71-year-old cleaner Mary Lim. Source: Reuters TV

Senior citizens’ return to workforce becoming “a norm” in Singapore’s ageing population: Reuters

In order to cope with rising living costs, an increasing number of elderly Singaporeans have resorted to making a return to the workforce at an age when many would like to retire comfortably.

Reuters reported on Monday (4 Feb) that “the employment rate for people over 65 have jumped over 15 percent in the past decade. Some of them say they have to continue to work in order to survive”.

“Almost a third of Singaporeans over 65 work”, according to Reuters, adding that “the employment rate for the elderly has jumped over 15 percent”.

“Since 2016, the country has launched several schemes to help companies with older staff, such as redesign grants that subsidise pay.

“The government is hoping to help older workers remain in the workforce longer and stay productive members of society,” Reuters added.

Speaking to Reuters, Philip, a 71-year-old security officer at Alliance Française, said that “instead of enjoying retirement”, he works six days a week at the French cultural centre, during which he screens incoming visitors to ensure that no trespassing occurs.

Citing his reasons for working at such an age, Mr Philip said that his reasons “can be summed up in two letters: A and I.”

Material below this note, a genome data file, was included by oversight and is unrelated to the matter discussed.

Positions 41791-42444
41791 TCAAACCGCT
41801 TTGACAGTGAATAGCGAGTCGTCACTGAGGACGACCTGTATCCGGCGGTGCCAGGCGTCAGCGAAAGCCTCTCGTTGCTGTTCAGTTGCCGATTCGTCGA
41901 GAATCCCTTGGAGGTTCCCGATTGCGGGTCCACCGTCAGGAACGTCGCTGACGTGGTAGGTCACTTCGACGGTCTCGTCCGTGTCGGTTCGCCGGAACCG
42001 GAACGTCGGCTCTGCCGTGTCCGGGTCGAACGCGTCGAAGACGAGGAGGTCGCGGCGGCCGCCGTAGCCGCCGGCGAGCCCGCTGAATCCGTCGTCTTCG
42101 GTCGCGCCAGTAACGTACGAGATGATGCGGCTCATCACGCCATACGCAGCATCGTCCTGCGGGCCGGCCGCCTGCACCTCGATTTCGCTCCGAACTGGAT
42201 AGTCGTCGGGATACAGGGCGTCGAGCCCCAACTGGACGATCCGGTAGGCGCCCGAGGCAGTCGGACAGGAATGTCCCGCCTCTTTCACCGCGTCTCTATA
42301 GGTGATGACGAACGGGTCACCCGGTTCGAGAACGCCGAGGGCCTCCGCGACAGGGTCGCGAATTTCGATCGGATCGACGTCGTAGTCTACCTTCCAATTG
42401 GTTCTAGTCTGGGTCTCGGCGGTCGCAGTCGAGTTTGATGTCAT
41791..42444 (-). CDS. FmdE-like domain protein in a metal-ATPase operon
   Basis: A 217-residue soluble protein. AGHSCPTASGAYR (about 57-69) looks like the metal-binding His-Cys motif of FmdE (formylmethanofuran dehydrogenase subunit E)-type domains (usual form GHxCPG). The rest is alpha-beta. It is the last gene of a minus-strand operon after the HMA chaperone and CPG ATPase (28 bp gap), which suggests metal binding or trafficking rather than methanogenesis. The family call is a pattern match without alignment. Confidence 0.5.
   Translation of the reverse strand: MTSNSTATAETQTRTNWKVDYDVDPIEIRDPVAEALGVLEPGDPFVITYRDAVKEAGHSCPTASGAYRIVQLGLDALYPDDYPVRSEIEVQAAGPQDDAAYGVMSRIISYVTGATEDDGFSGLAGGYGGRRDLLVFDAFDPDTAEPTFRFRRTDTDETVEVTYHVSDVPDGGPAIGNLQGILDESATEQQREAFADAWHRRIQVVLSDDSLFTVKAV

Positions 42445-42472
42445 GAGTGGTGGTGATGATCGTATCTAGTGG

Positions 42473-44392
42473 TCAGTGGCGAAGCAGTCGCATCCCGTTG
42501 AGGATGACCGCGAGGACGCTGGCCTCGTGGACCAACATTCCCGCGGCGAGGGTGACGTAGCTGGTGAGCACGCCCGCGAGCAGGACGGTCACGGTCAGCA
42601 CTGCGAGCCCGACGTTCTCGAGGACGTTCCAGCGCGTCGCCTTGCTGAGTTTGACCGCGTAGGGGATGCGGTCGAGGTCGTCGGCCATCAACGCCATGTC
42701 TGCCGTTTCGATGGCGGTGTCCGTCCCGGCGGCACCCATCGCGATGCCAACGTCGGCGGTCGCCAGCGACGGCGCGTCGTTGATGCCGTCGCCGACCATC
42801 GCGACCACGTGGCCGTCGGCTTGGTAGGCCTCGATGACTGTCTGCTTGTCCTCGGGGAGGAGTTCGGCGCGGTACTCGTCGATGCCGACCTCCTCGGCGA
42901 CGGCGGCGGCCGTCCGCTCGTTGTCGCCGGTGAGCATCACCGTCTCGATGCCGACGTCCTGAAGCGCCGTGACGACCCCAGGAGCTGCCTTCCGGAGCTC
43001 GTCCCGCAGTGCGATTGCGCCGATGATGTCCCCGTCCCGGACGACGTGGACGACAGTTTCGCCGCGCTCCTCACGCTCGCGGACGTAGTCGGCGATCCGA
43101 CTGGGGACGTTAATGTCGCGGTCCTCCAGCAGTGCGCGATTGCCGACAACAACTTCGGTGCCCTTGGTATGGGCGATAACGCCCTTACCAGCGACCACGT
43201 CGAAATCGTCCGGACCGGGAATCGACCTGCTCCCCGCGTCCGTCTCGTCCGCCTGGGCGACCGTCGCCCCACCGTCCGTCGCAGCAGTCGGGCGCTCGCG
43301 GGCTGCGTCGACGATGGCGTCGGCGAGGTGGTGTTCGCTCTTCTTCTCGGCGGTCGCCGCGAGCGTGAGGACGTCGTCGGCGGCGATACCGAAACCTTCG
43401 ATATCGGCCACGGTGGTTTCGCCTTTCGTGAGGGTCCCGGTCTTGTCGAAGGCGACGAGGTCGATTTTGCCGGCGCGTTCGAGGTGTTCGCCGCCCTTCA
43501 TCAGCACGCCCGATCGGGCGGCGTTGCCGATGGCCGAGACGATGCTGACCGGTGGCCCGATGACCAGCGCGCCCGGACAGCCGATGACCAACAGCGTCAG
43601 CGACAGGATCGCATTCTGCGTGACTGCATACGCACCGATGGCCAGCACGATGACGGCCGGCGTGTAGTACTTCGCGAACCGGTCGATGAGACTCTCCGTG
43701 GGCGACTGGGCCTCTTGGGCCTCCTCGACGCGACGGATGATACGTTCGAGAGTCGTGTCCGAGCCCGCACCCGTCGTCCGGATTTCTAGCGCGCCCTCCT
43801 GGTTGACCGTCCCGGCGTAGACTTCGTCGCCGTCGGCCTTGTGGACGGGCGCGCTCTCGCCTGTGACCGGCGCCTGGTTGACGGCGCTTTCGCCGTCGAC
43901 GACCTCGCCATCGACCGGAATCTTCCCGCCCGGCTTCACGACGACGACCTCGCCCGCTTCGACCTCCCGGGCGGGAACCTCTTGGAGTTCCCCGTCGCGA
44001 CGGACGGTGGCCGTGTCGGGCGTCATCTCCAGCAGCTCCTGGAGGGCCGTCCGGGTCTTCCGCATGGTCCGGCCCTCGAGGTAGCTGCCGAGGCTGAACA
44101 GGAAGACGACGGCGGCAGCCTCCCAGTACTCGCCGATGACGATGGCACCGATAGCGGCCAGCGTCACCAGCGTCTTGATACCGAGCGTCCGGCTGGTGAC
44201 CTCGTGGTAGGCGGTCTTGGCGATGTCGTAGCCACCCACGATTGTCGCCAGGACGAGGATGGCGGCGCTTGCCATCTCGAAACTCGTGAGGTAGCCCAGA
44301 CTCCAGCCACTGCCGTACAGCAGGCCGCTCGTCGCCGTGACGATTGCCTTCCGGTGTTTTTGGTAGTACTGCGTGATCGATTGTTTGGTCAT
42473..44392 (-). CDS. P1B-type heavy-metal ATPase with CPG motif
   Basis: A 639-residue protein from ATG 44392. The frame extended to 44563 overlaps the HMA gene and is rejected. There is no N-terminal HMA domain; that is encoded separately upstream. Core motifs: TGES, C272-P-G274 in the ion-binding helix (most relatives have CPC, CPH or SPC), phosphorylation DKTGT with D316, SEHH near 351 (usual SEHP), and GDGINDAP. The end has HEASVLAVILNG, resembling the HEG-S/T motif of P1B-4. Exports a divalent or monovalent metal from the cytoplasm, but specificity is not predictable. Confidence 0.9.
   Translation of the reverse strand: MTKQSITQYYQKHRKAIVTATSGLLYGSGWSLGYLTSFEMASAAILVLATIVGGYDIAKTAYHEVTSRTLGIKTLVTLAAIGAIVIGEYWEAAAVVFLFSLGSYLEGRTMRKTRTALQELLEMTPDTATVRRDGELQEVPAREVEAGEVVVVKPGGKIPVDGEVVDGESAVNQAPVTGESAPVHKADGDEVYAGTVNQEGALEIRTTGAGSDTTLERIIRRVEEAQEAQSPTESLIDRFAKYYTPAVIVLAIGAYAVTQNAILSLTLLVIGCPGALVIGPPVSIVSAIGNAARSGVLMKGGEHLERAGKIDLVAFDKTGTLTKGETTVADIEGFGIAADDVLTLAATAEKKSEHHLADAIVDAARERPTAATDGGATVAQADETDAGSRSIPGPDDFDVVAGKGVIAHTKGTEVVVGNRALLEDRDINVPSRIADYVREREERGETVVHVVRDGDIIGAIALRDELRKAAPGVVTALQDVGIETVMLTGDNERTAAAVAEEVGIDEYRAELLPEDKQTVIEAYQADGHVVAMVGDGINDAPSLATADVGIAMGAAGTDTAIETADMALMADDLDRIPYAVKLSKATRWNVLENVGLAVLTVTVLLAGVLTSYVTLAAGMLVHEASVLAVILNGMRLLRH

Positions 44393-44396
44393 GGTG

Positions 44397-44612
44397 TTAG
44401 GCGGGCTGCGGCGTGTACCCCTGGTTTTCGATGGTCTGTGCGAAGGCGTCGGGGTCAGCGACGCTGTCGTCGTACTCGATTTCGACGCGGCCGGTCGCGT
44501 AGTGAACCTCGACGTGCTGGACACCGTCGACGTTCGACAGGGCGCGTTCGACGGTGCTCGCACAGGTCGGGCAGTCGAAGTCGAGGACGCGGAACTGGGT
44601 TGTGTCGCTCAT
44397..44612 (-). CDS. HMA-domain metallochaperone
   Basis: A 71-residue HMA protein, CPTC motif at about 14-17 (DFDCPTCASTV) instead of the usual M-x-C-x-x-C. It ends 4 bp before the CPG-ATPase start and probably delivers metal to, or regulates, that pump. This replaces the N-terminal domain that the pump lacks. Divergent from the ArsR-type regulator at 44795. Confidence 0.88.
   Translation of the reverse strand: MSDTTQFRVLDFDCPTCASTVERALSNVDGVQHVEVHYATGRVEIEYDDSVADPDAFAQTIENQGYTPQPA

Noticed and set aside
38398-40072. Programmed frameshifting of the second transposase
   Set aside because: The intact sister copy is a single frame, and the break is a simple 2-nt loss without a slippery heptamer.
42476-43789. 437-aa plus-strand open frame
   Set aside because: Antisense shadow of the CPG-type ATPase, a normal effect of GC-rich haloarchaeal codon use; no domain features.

“A stands for active – being active; I: to be independent,” he beamed.

However, with a “sky high cost of living and one of the highest life expectancies worldwide”, many older workers in Singapore have few choices but to return to the workforce after retirement “because they simply cannot survive otherwise”, Reuters highlighted.

An example of such is 71-year-old cleaner Mary, who told Reuters that “the government’s retirement saving scheme doesn’t provide her with enough money”.

“I have to keep on working until the end of my life,” Mdm Mary lamented.

“What to do, no choice. I have to struggle for it.”

Previously, Manpower Minister Josephine Teo said that Singaporeans have demonstrated a desire “to keep working and save more”.

Responding to a query by Nee Soon Member of Parliament Lee Bee Wah regarding the Central Provident Fund (CPF) withdrawal eligibility age, Mrs Teo posited that “the introduction of re-employment legislation in 2012” has “made it possible for many Singaporeans to work beyond the age of 62”.

She suggested that lowering the CPF payout eligibility age would be unfair to Singaporeans who want to continue working at a later age in order to receive greater payout sums from age 70 onwards.